As the lead radiation physicist at the ALS, Stefania Trovati is an expert in characterizing the radiation environment, but her expertise stretches beyond physics. She is also highly knowledgeable about raccoons and many other animals.
What does your work entail?
I work for both the ALS and the ALS-U Project. My job consists of supporting the safe design and operation of the accelerator and the beamlines. I conduct studies to characterize the radiation environment at the facility for present and for future operations, using computer simulations and performing measurements. Once I have understood the radiation fields and their hazards, I can support the design of mitigation measures, such as shielding and beam interlocks.
What led you here to the ALS?
It started a long time ago. I was a physics student. I took my masters and then I wanted to do a PhD, but I wasn’t quite sure which physics specialty I wanted to do. I took a small grant for a few months to do biophysics research, and it was interesting, but in the end I went into medical physics—experimental radio-biology and also a bit of modeling and simulations for a new hadron-therapy center in Italy.
From that, I got a Marie Curie Fellowship and moved to CERN. I did my fellowship there and started doing more radiation physics for particle accelerators. So that’s where I really started with what I’m presently doing. After CERN, I moved to the national lab of Switzerland, the Paul Scherrer Institute, where I worked for both the medical physics and the radiation protection groups. When I came to the US I was first at Stanford in the Radiation Physics group of the Radiation Oncology Department, then in the Radiation Physics group at SLAC, and now I’m at the ALS. I’ve always been doing radiation physics for particle accelerators, including those used for radiotherapy. In medical physics the job of a radiation physicist is to optimize how the radiation is delivered to the patient, while what I’m doing here is to keep radiation away from people, but the methods and tools are the same. The methods that radiation physicists use have changed over time because our knowledge of how radiation interacts with the accelerator components has improved. We have also developed more and more computational tools, so instead of using only analytical calculations, we do more Monte Carlo type of studies, which are as close as it gets to a real experiment.
Here at the ALS I like to be in the inception phase of a new project so that I can make a significant contribution and also try to shape it a bit. It’s very exciting and challenging: the floor space at the ALS is not large, so one has to use, beside calculations, some imagination!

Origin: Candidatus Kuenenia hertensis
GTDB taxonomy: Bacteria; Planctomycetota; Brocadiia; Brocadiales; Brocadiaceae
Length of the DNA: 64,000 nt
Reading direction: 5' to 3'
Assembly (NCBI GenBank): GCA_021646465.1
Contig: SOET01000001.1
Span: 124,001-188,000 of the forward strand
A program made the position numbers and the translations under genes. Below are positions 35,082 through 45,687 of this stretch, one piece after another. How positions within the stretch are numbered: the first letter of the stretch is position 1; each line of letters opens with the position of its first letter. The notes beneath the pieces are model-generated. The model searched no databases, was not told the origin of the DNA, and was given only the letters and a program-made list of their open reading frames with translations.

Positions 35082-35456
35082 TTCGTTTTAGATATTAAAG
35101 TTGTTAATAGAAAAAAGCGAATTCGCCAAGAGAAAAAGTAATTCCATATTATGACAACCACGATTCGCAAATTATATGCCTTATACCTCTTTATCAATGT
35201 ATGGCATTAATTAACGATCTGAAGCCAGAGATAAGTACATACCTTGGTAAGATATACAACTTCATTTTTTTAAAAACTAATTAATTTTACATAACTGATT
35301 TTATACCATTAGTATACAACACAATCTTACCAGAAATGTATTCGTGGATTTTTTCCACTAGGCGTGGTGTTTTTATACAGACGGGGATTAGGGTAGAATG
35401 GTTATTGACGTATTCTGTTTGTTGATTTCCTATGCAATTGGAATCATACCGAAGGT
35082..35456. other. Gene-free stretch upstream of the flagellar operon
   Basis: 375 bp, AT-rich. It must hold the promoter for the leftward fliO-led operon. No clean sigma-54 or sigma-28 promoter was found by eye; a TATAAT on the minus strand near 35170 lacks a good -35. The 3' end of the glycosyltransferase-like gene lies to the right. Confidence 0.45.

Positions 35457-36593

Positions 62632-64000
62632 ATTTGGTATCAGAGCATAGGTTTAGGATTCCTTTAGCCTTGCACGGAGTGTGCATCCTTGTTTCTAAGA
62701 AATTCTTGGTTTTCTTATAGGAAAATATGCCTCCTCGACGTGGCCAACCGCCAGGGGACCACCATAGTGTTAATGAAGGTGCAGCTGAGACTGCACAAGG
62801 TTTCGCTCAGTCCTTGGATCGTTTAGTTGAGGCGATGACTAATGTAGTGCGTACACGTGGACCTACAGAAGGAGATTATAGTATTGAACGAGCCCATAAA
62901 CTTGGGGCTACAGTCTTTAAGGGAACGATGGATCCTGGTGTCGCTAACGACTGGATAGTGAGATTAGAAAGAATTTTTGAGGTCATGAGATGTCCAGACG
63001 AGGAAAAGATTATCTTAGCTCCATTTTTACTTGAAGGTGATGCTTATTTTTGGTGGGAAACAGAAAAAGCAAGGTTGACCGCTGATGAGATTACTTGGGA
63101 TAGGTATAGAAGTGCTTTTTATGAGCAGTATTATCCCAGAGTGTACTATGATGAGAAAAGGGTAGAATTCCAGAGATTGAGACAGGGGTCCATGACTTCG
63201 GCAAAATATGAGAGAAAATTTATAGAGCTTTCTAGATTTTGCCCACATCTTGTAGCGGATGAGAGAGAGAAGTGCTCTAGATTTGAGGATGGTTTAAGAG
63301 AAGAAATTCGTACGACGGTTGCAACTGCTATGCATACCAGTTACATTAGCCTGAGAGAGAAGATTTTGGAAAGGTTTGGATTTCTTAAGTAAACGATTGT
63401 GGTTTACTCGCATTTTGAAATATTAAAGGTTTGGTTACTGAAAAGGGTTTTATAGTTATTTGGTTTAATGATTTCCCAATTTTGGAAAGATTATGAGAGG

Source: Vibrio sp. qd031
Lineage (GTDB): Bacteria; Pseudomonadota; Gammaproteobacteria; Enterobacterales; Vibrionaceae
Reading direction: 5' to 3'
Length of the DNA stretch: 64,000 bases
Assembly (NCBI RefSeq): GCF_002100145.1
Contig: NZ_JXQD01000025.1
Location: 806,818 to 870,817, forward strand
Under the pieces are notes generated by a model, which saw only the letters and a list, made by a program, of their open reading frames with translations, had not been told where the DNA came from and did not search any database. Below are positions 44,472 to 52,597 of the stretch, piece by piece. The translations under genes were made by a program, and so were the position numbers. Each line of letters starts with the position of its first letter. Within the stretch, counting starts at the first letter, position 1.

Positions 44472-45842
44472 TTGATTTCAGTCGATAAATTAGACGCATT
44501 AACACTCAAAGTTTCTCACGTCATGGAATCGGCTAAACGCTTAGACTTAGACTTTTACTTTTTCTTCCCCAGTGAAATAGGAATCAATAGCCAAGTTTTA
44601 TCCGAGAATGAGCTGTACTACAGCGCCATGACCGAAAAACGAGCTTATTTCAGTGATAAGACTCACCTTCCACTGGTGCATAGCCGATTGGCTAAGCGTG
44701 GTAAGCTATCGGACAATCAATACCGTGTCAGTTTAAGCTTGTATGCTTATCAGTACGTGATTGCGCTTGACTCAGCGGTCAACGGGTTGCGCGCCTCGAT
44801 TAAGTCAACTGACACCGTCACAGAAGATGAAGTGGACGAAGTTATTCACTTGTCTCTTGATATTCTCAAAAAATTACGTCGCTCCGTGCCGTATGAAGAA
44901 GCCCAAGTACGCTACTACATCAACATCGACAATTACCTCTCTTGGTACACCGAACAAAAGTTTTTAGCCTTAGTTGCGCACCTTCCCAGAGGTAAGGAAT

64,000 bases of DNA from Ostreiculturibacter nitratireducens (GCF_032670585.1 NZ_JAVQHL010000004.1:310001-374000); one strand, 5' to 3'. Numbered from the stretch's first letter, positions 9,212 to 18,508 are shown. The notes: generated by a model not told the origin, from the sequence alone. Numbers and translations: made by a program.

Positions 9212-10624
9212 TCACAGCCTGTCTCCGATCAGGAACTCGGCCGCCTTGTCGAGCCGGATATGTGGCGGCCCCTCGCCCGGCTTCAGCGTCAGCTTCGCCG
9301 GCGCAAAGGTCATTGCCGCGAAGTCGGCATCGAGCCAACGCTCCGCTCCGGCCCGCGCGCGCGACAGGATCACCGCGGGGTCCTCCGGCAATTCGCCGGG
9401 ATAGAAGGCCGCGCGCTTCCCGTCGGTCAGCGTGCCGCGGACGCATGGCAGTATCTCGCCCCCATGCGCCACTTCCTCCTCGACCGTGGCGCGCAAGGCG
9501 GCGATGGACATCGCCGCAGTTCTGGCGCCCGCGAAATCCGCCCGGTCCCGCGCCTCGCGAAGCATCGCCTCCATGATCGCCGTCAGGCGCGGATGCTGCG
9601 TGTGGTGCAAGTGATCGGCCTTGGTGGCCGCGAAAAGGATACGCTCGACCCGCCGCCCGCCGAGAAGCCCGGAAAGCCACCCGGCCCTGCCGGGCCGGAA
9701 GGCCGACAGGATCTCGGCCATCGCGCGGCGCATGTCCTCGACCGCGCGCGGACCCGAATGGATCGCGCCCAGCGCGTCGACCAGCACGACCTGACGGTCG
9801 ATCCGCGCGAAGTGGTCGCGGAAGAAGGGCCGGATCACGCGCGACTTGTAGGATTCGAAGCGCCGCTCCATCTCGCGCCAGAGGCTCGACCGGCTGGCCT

Is there anything about you that we might find surprising?
My plan is to get a house with some land to start my never-to-table farm. I have two cats, but they live indoors, so I’m dreaming about giving them a better place to live. I think I can manage goats, dogs, cats, and rabbits. I love all animals; I was a volunteer at the Peninsula Humane Society, where I fed baby raccoons and squirrels. It was rather busy during spring season: hundreds of baby squirrels to feed. In the beginning of my training, I could feed two at a time with syringes, but the experienced staff could feed four at a time, two syringes in each hand!
What do you do in your free time?
If I had talent, I would be a rock star, but I just do some baking instead—bread and cakes, everything from classic Italian cakes to naked cakes. I tried baking macarons using recipes from the web, and it was always a disaster, so I took a class, and it was life changing. Every French recipe is a lot of work! But I love French food. It has to be said that I was not always into fancy French food: when I was a student, and lived in Paris for a year, I never spent much money on food, I was more hungry for experiences. Luckily, I lived right at the end of the Boulevard Saint-Michel in the Latin Quarter, where there were a lot of art exhibition openings with free food. And so, together with some friends we were just pretending to be very interested in art, going to check out the paintings and get some food for free.
Lastly, how is your family doing during this pandemic?
I grew up in a small village, where my parents still live. It’s in Northern Italy, which is now the hot zone for the pandemic. They’re okay, but of course, I worry. They live in a small community, where, even while keeping social distances, everyone supports everyone.